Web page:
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Brief Notes on Whole-Class Feedback


  1. Detailed and frequent marking is a false proxy for effective teaching
  2. Assessment of work is far more useful for teachers than it is for students
  3. Applying ink to paper isn’t entirely a waste of time

Whole-Class Feedback

  1. No panacea
  2. Saves time and allows us to do other things
  3. Prone to ‘lethal mutations’


  1. Provide specific details of what students have done well
  2. Identify common misconceptions
  3. Indicate next steps (not necessarily a ‘DIRT’ or ‘do now’ task)
  4. Provide plenty of exemplar material

Pen Work

  1. Don’t waste your time making detailed annotations or writing chunky summative comments
  2. Liberally apply ticks and add ‘good’ or ‘well done’ from time-to-time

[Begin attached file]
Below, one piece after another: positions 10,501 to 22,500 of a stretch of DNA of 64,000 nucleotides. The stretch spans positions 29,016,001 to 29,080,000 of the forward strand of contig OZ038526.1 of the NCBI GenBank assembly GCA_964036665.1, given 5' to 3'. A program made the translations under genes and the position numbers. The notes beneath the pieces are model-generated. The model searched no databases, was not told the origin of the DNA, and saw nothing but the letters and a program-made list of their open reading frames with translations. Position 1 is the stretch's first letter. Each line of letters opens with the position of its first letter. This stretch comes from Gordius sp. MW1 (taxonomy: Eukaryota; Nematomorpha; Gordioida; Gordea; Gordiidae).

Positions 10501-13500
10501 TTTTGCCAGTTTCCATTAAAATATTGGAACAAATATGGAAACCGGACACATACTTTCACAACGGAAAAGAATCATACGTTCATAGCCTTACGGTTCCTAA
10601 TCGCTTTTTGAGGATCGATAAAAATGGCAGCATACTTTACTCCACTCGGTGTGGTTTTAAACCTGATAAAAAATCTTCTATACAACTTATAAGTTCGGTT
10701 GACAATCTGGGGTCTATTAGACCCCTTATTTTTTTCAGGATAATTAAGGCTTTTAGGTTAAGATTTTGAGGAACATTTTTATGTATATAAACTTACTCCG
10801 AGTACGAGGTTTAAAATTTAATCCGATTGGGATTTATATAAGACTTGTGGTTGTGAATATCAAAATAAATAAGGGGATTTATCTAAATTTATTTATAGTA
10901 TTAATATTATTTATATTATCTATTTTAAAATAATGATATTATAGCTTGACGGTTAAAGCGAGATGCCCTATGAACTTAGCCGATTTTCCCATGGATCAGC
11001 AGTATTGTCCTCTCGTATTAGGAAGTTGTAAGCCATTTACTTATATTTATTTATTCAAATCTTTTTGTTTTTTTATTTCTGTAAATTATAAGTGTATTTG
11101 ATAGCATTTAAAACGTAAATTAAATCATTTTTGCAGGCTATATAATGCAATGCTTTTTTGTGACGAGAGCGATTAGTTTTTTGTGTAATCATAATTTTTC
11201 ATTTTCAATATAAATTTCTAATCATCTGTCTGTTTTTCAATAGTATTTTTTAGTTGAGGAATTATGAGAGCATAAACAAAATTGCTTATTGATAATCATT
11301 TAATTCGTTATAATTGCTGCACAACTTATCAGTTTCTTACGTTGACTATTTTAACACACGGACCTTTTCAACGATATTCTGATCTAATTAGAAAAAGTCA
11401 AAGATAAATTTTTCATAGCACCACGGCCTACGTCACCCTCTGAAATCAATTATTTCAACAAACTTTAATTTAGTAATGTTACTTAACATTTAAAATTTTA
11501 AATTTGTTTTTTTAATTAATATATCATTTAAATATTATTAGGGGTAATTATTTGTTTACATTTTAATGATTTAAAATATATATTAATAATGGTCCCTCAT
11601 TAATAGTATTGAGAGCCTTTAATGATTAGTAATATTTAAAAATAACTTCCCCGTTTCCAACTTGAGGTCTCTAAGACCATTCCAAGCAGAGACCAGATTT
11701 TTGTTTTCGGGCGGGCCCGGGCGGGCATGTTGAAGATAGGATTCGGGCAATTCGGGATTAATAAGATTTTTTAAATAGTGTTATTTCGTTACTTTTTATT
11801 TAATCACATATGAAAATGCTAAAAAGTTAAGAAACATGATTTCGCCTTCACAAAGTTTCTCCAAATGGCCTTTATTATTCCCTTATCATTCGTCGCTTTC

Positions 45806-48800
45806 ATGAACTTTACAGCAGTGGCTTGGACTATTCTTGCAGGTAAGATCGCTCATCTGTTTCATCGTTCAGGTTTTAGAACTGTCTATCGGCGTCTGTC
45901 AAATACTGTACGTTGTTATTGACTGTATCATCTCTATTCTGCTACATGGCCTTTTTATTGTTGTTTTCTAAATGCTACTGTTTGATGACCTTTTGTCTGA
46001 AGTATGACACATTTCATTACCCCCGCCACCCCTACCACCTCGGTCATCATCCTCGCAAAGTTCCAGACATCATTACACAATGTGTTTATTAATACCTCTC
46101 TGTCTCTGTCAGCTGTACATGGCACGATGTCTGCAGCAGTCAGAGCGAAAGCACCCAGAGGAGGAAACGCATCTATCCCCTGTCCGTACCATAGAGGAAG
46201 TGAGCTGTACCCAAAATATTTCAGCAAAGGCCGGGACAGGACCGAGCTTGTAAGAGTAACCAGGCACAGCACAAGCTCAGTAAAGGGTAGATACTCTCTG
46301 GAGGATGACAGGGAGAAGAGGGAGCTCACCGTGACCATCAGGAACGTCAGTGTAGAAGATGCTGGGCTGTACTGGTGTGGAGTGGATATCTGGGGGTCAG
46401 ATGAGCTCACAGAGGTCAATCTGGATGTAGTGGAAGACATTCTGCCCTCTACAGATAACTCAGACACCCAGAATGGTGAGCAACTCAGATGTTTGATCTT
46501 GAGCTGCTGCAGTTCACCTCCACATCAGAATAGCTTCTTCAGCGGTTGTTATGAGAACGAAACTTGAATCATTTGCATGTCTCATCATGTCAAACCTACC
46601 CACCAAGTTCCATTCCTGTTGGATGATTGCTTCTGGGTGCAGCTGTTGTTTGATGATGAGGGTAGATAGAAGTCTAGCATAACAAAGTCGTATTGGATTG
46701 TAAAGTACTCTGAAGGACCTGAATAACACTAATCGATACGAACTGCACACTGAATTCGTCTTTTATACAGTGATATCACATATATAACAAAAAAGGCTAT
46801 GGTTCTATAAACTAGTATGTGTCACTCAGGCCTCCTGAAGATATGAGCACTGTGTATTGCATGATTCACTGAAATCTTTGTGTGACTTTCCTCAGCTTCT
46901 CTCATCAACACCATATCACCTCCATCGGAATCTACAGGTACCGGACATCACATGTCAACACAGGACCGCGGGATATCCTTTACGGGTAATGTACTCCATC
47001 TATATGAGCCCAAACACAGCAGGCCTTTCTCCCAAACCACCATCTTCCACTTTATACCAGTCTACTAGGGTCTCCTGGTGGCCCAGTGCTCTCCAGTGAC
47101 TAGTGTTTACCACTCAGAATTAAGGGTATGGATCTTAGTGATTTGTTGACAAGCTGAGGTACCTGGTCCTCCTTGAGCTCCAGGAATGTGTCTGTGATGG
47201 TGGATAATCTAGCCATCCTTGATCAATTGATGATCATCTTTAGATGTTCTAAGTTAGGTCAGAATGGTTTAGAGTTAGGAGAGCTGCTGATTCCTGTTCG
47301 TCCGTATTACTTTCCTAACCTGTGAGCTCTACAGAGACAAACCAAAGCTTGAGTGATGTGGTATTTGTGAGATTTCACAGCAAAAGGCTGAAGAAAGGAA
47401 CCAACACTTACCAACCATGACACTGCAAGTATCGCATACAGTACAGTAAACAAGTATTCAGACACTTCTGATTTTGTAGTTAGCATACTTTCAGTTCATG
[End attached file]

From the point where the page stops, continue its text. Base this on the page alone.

3. Highlight functional literacy errors


  1. Too much information
  2. Too many sections
  3. Poor formatting
  4. Vague or abstract comments
  5. Lack of follow-up or future reference

Beware of Cognitive Biases

  1. Curse of knowledge
  2. The Ikea effect

And Finally…

My suggestion is this: reduce the amount of written feedback you provide (i.e. traditional ink-on-paper marking) and invest the ‘saved’ time on useful tasks like resource creation, curriculum design and wider reading.

Click on the button below to download a one-page overview of the information in this post.


Thanks for reading –